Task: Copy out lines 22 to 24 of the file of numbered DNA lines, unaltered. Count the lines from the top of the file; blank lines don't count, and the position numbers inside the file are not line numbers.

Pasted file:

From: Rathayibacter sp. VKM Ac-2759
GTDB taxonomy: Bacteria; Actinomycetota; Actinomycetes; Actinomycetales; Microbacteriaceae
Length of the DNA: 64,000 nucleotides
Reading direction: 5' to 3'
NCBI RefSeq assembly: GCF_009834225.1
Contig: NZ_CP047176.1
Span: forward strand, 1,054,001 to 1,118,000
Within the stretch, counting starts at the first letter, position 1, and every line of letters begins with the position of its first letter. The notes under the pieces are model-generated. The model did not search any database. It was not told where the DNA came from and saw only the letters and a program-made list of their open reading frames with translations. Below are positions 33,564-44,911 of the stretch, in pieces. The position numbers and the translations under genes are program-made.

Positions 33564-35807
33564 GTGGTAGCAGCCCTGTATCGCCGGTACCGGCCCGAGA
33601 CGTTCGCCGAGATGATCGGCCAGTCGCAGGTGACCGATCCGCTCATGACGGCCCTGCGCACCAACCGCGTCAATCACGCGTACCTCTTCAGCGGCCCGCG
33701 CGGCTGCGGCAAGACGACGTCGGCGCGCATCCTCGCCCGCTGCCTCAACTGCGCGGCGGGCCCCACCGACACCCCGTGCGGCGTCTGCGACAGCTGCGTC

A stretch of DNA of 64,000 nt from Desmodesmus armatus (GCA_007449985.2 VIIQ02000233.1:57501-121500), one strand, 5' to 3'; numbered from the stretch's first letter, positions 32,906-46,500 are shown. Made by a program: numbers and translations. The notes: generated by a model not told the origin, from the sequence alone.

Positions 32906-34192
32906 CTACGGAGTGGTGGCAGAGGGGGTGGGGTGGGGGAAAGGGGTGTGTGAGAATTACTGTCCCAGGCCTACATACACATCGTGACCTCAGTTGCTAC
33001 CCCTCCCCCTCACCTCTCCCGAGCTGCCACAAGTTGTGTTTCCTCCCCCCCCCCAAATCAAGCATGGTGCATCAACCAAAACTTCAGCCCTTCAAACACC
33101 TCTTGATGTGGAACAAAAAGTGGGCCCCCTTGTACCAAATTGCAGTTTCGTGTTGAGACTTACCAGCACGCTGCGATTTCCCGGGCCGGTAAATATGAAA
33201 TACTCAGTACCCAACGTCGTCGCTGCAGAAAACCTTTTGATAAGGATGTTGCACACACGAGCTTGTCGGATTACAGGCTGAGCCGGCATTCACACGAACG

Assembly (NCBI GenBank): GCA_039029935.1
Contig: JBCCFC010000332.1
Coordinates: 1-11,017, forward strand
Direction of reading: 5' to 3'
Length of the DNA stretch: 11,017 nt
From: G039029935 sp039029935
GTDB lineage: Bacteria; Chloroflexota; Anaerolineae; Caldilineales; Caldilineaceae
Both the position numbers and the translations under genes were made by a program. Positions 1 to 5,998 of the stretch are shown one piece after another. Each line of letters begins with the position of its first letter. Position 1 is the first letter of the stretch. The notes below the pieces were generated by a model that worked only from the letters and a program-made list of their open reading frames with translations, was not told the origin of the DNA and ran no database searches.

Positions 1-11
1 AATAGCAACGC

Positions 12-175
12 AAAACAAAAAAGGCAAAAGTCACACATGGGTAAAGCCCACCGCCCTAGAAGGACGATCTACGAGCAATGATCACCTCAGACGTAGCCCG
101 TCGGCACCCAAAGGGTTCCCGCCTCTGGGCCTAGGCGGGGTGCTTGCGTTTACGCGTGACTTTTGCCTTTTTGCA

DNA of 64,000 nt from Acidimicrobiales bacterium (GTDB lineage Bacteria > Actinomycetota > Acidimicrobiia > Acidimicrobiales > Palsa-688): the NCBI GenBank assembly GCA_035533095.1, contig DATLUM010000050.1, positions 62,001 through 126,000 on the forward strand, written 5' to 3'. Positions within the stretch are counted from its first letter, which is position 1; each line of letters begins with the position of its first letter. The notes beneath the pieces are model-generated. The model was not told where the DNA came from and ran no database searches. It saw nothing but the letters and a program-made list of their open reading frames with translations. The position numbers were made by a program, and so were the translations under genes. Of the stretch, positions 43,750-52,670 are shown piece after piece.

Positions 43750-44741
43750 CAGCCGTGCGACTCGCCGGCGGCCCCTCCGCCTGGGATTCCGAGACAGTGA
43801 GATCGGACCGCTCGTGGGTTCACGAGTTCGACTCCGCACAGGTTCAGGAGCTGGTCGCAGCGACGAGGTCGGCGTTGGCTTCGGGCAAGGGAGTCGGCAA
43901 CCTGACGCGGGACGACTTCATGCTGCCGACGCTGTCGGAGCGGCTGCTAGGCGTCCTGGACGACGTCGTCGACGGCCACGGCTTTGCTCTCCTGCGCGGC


Direction of reading: 5' to 3'
Length of the DNA stretch: 11,017 nt
From: G039029935 sp039029935